I spent a day last week with Lavrans and Ben from Live|Work putting our brains together for a project we hope will help spread lots of ideas about service design. During our discussions, Ben mentioned a piece he’s just written for the Live|Work site about their involvement in The Big Rethink, an Economist / Design Council conference discussing the future of business. The disappointment is evident in the opening sentence, “Not more products, please”. Ben quotes Hugo Spowers from Riversimple who points out that, “less unsustainable is still unsustainable.”

Not more products, indeed. I had forgotten how bombastic London advertising is until I spent a couple of days there again. It leaves you either drooling at every shop window feeling poor or leaves you feeling like a vegetarian locked in a slaughterhouse storeroom.

I’m just about to run a six-week project with my students in Luzern called “Undesign Your World,” based loosely on Tibor Kalman’s plea for designers to make a difference. Put simply, how can you develop a service that means people use less, not more? How do you create virtuous systems that encourage positive behavioral change (like the Swiss rail usage? In this post credit-crunch time most governments are exhorting the populous to go out and buy stuff to help get the economy back on track. It’s hard not to feel this is like asking us to plug the ever widening crack in the dam with our finger.

Serendipitously – and via the magic river of Twitter – I found out about the service in the video above called NeighborGoods. It might be an awful pun, but it’s an excellent example of post-product thinking. Of course, the examples in the video are all people borrowing products and I’m not advocating no products, ever. It’s clear we’ll still need things. But it is an example of servicing a need for doing something, rather than a need for a product. You don’t need a drill, you need holes in the wall.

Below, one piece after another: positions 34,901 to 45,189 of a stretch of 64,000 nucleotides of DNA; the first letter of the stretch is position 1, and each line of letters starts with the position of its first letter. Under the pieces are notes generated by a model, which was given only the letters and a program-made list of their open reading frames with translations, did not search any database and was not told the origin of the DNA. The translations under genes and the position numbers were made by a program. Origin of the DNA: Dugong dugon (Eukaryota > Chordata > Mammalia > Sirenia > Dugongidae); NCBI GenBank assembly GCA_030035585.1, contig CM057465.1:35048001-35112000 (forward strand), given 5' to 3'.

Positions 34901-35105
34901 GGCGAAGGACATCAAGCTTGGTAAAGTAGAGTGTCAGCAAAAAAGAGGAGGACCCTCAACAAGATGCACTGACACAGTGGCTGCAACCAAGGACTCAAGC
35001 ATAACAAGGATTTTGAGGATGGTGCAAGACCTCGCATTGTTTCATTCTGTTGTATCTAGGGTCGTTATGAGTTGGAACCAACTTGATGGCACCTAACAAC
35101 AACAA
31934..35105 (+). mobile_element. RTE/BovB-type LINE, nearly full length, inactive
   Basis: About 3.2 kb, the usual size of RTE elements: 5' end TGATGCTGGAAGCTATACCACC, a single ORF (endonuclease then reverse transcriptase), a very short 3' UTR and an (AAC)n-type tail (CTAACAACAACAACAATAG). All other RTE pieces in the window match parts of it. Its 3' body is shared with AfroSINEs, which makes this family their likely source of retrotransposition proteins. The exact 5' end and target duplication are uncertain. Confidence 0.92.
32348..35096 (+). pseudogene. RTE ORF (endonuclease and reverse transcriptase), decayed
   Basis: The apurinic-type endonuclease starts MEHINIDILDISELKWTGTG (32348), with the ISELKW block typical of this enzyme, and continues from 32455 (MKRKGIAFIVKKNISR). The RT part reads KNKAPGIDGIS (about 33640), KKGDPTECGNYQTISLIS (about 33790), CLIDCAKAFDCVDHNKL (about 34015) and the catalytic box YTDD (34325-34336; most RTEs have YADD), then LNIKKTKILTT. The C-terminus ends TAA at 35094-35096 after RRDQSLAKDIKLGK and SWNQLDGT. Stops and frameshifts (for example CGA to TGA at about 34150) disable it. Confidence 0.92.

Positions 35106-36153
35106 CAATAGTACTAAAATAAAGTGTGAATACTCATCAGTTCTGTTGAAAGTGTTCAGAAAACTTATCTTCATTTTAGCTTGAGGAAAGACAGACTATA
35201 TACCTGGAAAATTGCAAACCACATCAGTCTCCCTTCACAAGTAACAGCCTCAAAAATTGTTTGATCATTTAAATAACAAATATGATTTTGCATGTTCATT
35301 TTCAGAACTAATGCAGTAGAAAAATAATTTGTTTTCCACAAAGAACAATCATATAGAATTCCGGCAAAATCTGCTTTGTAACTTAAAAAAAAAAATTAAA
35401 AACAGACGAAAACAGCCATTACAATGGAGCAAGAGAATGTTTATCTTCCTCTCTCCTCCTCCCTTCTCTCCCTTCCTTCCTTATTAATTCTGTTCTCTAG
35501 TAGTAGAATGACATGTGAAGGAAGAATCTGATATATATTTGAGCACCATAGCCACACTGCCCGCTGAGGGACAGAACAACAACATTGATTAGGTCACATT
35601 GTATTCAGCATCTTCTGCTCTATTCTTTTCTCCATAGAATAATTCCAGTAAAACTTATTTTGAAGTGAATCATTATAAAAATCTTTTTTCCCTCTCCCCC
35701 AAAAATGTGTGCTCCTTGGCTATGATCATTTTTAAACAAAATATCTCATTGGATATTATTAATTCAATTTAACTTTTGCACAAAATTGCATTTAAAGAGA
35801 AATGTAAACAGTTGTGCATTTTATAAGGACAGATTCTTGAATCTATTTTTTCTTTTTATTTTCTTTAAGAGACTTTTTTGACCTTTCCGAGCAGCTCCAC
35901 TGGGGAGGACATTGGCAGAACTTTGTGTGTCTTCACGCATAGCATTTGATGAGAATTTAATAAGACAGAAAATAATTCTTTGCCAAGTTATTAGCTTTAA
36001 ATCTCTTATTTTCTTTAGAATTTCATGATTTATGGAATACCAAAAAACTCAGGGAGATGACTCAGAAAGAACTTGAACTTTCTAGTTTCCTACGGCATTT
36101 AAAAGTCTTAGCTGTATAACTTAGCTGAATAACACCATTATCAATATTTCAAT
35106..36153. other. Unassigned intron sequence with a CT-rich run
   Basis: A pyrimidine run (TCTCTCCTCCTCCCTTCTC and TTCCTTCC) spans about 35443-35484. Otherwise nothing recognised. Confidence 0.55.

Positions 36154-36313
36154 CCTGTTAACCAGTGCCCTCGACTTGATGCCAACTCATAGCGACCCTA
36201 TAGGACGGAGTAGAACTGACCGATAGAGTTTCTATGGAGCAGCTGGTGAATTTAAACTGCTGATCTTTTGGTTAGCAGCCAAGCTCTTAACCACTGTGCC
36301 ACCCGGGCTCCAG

It’s also a brilliant example of using a global network to reconnect at the local level. There are experts and people with interests (and, yes, products to be borrowed) all around us, but most of the time city life makes us oblivious to that. We might have 500 Facebook friends from across the planet, but we often have no idea if someone really interesting is living next door. My experience of living in a small town in Germany is that I know most of my neighbours and have done for some time. And it makes a difference on both a social and practical level.

So far it’s US-based, but they have plans to ‘be everywhere’. NeighborGoods.net will live or die by its community and hopefully it will be self-managing enough to avoid it getting choked up with spam (I already saw an offer of a dog on there, ‘slightly dented’ - UPDATE: the dog post is from one of the NeighborGoods team). I also wonder if they will take it the obvious next step and have categories for people offering services.

I leave you with this quote from Buckminster Fuller quoted in Allison Arieff’s NY Times article:

“Our beds are empty two-thirds of the time.

Our living rooms are empty seven-eighths of the time.

Our office buildings are empty one-half of the time.

It’s time we gave this some thought.”

— R. Buckminster Fuller

It’s time indeed.

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